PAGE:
Back in 2000, Joe McMahon helped prosecute the case of Maurice L. King, who was convicted of stabbing to death a Carpentersville mom and her 4-year-old daughter in April 1998.
King was sentenced to death for the slayings, and officers testified that King admitted he stabbed Lola Gooch and her daughter Alisha more than 20 times each -- "for the kicks."
"I think the sentence was appropriate," said McMahon, who now serves as the Kane County State's Attorney, Tuesday during his monthly media briefing. "I believe in appropriate cases it's the only appropriate sentence."
King's sentence was later reduced to life in prison after then-Gov. George Ryan cleared death row and put a moratorium on executions.
Gov. Pat Quinn has until mid-March to sign a bill that would abolish the death penalty in Illinois as of July 1.
The move could affect five capital cases in Kane County, four of which are still awaiting trial.
In one case, Hector Mauricio, 24, of the 1100 block of Ridgeway Avenue, Aurora, pleaded guilty to murdering 83-year-old Roscoe Ebey in 2007. A judge has ruled Mauricio is eligible for the death penalty, and he is due in court next week. But Kane County prosecutors will wait until Quinn takes action before holding a sentencing hearing.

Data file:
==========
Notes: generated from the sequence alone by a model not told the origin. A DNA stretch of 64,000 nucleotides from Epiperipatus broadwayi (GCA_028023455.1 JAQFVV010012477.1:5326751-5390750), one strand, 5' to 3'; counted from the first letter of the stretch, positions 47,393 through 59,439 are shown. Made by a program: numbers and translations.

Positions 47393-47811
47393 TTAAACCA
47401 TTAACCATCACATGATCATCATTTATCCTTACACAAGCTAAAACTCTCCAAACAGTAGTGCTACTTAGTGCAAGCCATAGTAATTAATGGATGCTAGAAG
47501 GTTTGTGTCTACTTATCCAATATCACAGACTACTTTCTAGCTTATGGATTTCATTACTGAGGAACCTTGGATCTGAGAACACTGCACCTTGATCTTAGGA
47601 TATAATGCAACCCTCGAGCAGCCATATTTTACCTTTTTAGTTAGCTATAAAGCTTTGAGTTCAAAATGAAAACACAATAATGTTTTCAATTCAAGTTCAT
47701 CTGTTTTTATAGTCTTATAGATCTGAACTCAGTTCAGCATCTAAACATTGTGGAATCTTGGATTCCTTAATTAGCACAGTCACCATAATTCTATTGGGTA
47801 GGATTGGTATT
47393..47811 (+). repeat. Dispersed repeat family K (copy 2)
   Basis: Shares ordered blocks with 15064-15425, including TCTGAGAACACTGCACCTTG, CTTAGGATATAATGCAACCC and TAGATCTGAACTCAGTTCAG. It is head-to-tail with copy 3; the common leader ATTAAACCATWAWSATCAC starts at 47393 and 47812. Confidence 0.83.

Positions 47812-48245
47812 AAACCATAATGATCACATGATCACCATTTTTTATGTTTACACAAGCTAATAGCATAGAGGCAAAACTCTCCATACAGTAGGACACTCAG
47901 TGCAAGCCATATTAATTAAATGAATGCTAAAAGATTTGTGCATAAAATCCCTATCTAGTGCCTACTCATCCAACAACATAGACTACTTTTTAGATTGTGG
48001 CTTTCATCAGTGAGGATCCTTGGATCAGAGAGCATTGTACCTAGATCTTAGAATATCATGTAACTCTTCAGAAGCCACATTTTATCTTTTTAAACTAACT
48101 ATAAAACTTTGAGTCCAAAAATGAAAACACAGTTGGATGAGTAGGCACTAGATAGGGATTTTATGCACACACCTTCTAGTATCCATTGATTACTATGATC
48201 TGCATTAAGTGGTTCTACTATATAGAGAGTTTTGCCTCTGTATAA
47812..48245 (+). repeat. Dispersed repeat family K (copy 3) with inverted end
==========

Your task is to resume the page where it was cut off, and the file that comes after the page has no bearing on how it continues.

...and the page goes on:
"We have sought the death penalty sparingly, only in extreme cases," McMahon said. "When we make the decision to seek the death penalty against someone, we're looking for evidence beyond that standard (of beyond a reasonable doubt)."
In four other cases, prosecutors are moving forward. They are:
• Darren Denson, 39, for the February 2003 murder of Kyle Juggins in Elgin. Denson's trial is set for April 4.
• Frank Hill, 39, for the January 2007 slaying of Karyn Pearson in Gilberts. Hill's trial is set for May 16.
• Jaime M. Diaz, 33, for the 1998 murders of Brendan Anderson and Elias Calcano. Diaz is next due in court on Feb. 10.
• Aurelio Montano, 55, for the July 1990 murder of his wife, Guadalupe Maria Montano, in Aurora. He is next due in court on Feb. 18.